Late last year, Gartner published a report that predicted that CMOs would spend more on technology than CTOs or IT directors this year.
Seismic reverberations resonated around the business community. Had we reached a tipping point? A transfer of power from the tech team to the marketing team?
Additionally, some CMOs wondered if they were missing out if they weren’t yet spending more than techie colleagues. Just as the soothsayer warned Julius Caesar of his impending death, should the CMO –- yet to embrace the full advantages of martech –- fear for their life (or at least their longevity in their current position)? Should we beware the Ides of Martech?
This idea came to mind when I was discussing upcoming marketing programs with the CMO of a global snacks firm recently. He was telling me how he was using sports associations to drive trial and loyalty regionally.
I asked him how he stored and managed customer data, and he said, “Oh, we’re a bit late onto all that.” Upon reflection, we agreed that many marketers find themselves in the same boat that he was — fashionably late.
Just like when you’re going to a party, being fashionably late has its advantages. You have a better idea of what you’re walking into, and you can learn from others who showed up early.
Arguably, the martech industry is in its infancy. Automation and programmatic trading have driven the media world for the last five years, so perhaps those checking into the martech space can pick up some tips from those who’ve dived into ad tech.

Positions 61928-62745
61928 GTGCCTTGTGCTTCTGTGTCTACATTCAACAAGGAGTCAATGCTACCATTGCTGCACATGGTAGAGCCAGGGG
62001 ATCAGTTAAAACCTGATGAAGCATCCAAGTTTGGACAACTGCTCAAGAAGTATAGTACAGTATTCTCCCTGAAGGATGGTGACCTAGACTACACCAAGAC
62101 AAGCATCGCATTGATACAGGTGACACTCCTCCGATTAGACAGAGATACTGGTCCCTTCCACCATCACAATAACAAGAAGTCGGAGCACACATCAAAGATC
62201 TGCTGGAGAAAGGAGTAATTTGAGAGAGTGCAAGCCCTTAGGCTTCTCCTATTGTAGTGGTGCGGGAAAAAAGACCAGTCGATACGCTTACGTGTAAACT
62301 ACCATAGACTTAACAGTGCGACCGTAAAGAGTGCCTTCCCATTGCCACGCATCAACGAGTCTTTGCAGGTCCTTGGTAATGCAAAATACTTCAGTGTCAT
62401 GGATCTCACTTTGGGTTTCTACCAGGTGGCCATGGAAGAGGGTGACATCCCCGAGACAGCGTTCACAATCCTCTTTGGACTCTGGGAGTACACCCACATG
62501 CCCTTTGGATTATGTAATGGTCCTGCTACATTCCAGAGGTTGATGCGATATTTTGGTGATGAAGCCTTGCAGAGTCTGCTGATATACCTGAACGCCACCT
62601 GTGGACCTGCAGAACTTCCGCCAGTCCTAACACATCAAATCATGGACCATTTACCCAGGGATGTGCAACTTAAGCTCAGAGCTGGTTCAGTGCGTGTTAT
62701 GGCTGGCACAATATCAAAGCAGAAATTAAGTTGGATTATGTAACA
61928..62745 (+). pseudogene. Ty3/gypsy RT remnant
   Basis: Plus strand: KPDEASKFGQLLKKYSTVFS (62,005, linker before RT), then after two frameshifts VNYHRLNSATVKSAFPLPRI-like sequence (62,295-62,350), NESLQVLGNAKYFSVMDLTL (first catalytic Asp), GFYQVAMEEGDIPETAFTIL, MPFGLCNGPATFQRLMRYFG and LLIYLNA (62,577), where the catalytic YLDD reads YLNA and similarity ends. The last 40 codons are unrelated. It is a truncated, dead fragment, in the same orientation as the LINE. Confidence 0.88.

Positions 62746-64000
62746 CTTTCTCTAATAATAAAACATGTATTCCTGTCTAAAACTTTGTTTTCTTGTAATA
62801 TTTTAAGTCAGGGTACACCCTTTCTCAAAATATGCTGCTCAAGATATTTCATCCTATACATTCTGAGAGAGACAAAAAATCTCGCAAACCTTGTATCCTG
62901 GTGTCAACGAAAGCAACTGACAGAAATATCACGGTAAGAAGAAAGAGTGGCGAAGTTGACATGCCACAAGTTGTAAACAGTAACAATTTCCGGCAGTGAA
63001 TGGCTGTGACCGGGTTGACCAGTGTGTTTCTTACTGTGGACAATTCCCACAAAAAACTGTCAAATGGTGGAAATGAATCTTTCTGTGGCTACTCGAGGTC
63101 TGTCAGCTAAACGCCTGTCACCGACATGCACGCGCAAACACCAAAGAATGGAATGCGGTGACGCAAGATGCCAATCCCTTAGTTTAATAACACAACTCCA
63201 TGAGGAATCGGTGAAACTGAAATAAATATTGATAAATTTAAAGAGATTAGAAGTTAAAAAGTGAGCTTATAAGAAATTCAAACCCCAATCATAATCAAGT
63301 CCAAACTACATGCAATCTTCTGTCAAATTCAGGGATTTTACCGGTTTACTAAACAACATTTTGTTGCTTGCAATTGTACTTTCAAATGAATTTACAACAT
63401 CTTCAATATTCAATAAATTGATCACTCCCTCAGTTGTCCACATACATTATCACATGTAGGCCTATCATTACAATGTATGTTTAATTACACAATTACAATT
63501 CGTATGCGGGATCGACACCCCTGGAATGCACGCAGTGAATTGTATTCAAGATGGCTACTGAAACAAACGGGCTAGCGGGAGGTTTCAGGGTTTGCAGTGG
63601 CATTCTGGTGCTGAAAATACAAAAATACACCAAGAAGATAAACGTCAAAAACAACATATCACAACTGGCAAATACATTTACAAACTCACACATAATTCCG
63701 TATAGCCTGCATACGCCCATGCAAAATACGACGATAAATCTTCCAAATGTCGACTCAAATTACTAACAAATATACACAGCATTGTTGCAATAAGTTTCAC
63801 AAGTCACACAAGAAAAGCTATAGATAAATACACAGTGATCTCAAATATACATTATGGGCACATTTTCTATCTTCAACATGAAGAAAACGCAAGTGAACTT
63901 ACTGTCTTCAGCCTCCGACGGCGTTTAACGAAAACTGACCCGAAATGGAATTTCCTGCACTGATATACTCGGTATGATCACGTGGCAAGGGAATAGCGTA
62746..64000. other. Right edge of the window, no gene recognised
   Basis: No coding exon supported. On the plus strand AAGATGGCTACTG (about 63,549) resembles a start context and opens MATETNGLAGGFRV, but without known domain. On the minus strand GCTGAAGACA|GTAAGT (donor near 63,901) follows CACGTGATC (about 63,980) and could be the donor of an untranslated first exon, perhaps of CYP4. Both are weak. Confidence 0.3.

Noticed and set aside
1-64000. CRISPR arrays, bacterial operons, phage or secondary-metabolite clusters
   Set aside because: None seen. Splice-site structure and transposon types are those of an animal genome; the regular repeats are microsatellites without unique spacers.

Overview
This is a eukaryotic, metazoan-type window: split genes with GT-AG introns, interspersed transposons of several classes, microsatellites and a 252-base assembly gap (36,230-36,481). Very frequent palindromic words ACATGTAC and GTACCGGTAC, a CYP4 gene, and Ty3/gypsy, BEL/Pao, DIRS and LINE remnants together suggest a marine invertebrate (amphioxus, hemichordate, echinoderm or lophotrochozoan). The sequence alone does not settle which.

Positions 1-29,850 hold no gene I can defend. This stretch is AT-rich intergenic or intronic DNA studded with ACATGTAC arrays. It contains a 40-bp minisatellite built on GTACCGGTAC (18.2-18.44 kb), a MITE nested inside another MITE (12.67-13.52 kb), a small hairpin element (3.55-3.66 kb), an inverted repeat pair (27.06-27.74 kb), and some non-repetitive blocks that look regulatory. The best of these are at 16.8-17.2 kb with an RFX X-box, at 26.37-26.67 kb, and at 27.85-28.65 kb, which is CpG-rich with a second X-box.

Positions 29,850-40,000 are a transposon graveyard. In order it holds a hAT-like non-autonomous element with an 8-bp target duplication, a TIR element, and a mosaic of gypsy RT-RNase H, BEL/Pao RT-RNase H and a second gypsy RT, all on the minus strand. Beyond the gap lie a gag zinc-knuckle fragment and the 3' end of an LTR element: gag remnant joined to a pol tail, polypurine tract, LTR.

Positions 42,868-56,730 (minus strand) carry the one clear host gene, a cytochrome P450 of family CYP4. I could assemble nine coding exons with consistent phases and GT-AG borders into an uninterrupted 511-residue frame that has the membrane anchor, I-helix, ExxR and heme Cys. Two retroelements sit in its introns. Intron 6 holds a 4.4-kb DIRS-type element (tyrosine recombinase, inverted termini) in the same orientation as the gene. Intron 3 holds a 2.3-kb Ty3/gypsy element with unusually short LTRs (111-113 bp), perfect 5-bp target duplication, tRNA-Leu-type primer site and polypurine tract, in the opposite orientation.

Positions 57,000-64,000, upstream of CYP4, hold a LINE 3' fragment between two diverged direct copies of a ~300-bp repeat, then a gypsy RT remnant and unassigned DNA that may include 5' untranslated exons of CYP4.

Here are some olden-day proverbs adapted for the modern marketing era.
1. Forewarned is forearmed.
Research! Have a plan and be clear about your purpose and objectives.
Collecting data? Managing data? What do you intend to do with it? Look before you leap!
2. Beware those bearing gifts.
Apparently, there are 8,000 vendors in the martech space. Just like in the ad tech space, there will be consolidation. So, choose your friends wisely.
We marketers enjoy flashy salesmanship. So make sure you look beneath the surface for strong, robust technology tested over time, not just a shiny service layer.
3. A friend in need is a friend indeed.
The CTO or IT director may be feeling unloved if their budgets are making way for yours. Yet, you’ll no doubt benefit from their skills and experience with technology buying.
They could even help you integrate tech into stacks smoothly and efficiently. Looking at marketing tech budgets holistically with the IT budget seems a smart tactic.
4. Out with the old, in with the new.
Media agencies, which were once the most profitable part of the agency ecosystem, must change or be changed.
Some opinions expressed in this article may be those of a guest author and not necessarily Marketing Land. Staff authors are listed here.
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